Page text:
Food service on menu

Sam JonesNorth West Telegraph
Bloodwood Tree chief executive Kelly Howlett, Bloodwood Tree director Telfia Cameron and BHP general manager rail Warren Wellbeloved showing off some of the packages on offer.
Camera IconBloodwood Tree chief executive Kelly Howlett, Bloodwood Tree director Telfia Cameron and BHP general manager rail Warren Wellbeloved showing off some of the packages on offer. Credit: Picture: Sam Jones

Hedland families struggling to put food on the table will soon have access to a Food Bank-style service set up by local not-for-profit association Bloodwood Tree.

Part of BHP’s $50 million Vital Resource Fund, a donation of $119,000 was pledged to create the partnership between Bloodwood Tree and BHP, which will see the transformation of office space to accommodate a mini mart, purchase and freight of food staples, and operation from June 2 until December.

The store will be available to all recognised welfare benefit cardholders, as well as those referred from local agencies and services who are suffering from financial hardship and stress.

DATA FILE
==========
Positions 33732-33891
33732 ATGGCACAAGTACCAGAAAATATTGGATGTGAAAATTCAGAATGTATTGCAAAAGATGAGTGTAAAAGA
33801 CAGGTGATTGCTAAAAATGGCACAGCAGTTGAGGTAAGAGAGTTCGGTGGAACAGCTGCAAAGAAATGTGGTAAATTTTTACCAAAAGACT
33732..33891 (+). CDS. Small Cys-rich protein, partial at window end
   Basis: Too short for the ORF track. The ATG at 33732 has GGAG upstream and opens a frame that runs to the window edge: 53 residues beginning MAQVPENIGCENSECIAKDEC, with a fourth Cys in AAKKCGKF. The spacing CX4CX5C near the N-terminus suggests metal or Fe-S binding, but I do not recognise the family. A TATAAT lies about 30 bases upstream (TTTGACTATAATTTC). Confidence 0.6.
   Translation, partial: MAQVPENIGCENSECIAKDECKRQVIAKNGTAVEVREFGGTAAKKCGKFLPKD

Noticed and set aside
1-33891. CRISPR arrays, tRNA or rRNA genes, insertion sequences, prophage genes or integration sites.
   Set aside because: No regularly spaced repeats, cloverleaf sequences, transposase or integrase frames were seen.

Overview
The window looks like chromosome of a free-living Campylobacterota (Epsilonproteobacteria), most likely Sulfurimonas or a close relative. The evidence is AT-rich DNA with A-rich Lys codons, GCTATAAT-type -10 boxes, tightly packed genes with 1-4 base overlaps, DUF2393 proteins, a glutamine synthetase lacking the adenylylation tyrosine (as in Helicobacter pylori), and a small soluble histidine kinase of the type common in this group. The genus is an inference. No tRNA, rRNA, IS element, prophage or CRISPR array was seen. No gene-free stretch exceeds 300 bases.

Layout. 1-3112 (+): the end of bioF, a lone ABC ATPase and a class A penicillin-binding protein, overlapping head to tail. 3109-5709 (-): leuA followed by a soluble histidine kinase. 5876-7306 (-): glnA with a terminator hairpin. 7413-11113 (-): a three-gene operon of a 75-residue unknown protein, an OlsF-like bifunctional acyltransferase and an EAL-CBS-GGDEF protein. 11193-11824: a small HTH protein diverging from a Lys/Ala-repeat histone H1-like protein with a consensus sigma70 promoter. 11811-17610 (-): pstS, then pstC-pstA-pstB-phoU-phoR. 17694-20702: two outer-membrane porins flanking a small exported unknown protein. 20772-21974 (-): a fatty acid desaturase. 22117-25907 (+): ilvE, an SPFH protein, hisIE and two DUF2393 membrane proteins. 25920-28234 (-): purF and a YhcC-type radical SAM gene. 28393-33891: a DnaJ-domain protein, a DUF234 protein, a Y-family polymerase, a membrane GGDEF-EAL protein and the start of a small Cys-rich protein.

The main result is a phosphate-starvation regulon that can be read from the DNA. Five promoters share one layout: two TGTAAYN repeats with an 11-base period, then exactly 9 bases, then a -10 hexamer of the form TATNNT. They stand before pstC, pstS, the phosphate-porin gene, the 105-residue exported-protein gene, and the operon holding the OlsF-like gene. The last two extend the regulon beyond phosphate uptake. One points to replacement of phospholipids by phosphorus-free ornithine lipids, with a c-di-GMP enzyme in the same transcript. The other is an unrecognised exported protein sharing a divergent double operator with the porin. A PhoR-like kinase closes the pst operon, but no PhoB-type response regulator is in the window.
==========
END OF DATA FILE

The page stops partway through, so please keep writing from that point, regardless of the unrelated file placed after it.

Customers will be able to access non-perishable food staples at 20 per cent off local prices, with donated items available at half local prices.

Bloodwood Tree chief executive Kelly Howlett said it was great that, through swift action and the partnership with BHP, a Food Bank-style service would be added to existing social and welfare measures in Hedland.

“This new temporary service will go a long way to assisting those facing food security issues locally, heightened in recent times due to the current COVID-19 global pandemic,” she said.

“The mini mart will be a perfect addition to Bloodwood Tree’s already successful South Hedland Soup Kitchen. The BHP and Bloodwood Tree partnership will see this new service quickly installed as well as a consistent supply of nutritious food staples to meet the immediate need of local individuals and families in Hedland under the current conditions.”

BHP general manager of rail Warren Wellbeloved said the company’s commitment to the town was highlighted by the $50 million Vital Resource Fund, which assisted organisations and programs in health, education and community resilience.

“We’re proud to stand beside Bloodwood Tree as they support the most vulnerable members of our Hedland community, at a time when food security is a real concern,” he said.

The mini mart will be manned using a combination of staff and volunteers and will also offer home delivery for those without access to transport or those who are isolating. Bloodwood Tree also said it would accept donations from community members.

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